United States to give migrants DNA tests to prove family ties

Kelley Robertson
May 6, 2019

Migrants, part of a caravan of thousands from Central America trying to reach the United States, return to Mexico after being hit by tear gas by U.S. Customs and Border Protection officials after attempting to illegally cross the border wall into the United States in Tijuana, Mexico November 25, 2018. This new training would reduce the number of people who pass the asylum stage, reducing the number of overall cases.

"Forensic documentation carried out by the nonpartisan clinical experts in Physicians for Human Rights' volunteer Asylum Network over the past 30 years has shown that asylum officers and judges who have the appropriate expertise to assess trauma and persecution are critical to ensuring that asylum claims are evaluated fairly", said Kathryn Hampton, who coordinates Physicians for Human Rights' Asylum Network program.

It's not yet clear when the Trump administration will begin training agents, but sources said the White House wants to move forward with the plan "ASAP". Now, most of the people coming are Central American families that can not be easily returned.

"By fraudulently entering as a family unit or unaccompanied minor, illegal aliens can exploit loopholes in immigration laws to enter the USA and avoid detention", ICE said in a statement Monday.

United States border authorities plan to give migrant families DNA tests to determine whether or not the adults and children are related, Department of Homeland Security officials said Wednesday.

The memorandum includes measures that would charge fees to individuals applying for asylum in the USA and fees for asylum seekers to receive work authorizations. They are also calling on officials to immediately revoke work authorizations when people are denied asylum and deported from the country. But most Central American migrants fleeing general violence and corruption ultimately do not qualify for asylum.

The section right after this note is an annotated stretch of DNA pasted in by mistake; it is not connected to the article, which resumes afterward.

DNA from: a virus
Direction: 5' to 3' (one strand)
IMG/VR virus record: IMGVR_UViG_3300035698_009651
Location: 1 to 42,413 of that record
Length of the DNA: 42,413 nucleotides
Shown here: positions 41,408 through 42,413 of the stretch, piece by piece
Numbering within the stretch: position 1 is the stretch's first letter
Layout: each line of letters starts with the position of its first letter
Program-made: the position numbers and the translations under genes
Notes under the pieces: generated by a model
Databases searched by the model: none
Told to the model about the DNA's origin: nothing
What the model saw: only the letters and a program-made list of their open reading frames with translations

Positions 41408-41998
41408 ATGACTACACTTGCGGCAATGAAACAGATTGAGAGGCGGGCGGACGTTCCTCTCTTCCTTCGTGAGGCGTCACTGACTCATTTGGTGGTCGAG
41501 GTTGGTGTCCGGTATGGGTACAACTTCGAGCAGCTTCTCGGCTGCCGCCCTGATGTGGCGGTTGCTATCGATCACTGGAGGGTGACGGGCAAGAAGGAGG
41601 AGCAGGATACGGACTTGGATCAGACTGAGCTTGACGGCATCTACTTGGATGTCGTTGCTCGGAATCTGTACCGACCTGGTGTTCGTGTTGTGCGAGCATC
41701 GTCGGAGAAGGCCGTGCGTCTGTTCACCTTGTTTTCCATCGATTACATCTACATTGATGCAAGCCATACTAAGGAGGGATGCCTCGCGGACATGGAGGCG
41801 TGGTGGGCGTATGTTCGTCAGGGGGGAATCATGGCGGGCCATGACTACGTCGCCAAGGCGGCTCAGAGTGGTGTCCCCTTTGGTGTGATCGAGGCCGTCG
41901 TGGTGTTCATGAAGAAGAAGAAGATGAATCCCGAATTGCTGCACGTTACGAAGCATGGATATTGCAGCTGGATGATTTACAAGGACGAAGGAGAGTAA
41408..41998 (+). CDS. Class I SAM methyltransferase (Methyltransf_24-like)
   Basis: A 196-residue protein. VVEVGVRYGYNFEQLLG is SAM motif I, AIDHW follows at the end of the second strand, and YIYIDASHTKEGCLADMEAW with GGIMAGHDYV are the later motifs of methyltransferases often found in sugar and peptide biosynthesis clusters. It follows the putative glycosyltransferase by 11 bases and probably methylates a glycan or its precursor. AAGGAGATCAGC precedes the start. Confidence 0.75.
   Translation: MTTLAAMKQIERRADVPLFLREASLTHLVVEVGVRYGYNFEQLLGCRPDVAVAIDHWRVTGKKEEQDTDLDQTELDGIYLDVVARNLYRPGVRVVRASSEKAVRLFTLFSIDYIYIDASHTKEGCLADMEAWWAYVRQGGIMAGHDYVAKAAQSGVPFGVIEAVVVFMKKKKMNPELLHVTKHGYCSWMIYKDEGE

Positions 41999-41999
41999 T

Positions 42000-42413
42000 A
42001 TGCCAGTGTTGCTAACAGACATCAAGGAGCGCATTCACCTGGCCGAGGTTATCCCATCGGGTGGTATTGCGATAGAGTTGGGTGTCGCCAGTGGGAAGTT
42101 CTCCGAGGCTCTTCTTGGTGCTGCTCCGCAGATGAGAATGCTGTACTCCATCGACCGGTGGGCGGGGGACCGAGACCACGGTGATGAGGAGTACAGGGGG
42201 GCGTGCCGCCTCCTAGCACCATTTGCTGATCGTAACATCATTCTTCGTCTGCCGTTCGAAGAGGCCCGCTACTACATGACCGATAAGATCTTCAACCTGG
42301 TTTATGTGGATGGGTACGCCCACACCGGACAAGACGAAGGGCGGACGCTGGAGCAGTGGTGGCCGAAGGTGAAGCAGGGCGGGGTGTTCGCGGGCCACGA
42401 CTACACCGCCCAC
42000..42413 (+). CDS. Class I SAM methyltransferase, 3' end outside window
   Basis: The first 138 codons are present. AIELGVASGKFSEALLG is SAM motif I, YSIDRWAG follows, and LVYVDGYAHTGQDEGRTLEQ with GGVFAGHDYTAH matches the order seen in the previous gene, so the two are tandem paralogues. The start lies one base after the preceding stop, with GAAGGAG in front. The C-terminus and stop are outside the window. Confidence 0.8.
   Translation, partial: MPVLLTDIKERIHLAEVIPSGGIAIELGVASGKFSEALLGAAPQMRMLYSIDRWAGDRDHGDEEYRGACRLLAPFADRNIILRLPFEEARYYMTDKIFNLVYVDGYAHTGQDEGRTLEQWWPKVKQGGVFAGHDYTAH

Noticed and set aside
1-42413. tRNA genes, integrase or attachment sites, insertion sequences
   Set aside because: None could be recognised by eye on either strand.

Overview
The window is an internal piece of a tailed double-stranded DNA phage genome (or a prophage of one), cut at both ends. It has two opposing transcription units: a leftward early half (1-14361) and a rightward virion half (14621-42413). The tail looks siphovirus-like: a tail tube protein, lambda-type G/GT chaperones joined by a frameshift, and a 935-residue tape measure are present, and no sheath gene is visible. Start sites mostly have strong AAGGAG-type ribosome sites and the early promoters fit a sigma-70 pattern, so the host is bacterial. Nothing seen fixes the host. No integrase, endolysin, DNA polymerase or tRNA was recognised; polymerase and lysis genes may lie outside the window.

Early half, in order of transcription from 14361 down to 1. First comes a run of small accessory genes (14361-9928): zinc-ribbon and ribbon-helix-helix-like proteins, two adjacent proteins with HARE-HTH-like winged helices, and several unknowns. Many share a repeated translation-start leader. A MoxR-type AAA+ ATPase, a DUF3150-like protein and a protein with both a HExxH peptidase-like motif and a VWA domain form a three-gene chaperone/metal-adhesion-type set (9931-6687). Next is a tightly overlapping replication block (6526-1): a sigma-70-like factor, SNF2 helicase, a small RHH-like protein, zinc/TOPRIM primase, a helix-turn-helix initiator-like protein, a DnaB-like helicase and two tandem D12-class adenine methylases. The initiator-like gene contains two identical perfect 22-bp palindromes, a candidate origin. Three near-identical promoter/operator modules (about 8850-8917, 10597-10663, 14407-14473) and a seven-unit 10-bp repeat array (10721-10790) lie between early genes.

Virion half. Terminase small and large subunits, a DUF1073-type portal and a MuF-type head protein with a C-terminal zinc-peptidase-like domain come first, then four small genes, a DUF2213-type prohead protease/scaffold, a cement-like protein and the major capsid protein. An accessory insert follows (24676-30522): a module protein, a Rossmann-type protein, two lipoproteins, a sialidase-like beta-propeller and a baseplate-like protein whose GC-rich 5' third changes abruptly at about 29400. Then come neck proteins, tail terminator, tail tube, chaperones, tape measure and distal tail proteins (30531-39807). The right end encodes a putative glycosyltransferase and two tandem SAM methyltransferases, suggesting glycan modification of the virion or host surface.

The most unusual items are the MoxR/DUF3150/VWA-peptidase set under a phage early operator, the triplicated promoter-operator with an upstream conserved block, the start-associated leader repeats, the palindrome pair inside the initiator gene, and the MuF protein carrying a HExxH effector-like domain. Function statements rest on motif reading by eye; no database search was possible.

Facing resistance from Democrats over the billions he requested for the wall, Trump declared a national emergency earlier this year in a bid to secure the funds without lawmakers' approval. "Those calls usually take two to five years due to the current 900,000 cases waiting to be decided by fewer than 500 immigration judges nationwide".

This isn't the first time word of this plan has made news.

"You have people coming up, they are all met by the lawyers", he said, "and they say, say the following phrase, "I'm very afraid for my life". and then I look at the guy, he looks like he just got out of the ring, he's the heavyweight champion of the world". Less than 25 percent of non-black American minority groups said it is "too hard" for foreign nationals to make asylum claims in the U.S. That policy is being challenged by lawsuits.

Those so-called "fear interviews" are the first official step in the asylum process for immigrants who appear at the border seeking temporary citizenship status.

This week, the President issued a policy memo outlining strategies to address the severe deficiencies plaguing our asylum policy, which illegal immigrants are increasingly abusing in order to skirt our normal immigration procedures.

Mr. Trump has previously sent military personnel down to the border, although these forces do not interact directly with migrants, but provide logistical support and assist in repairing and building fencing.

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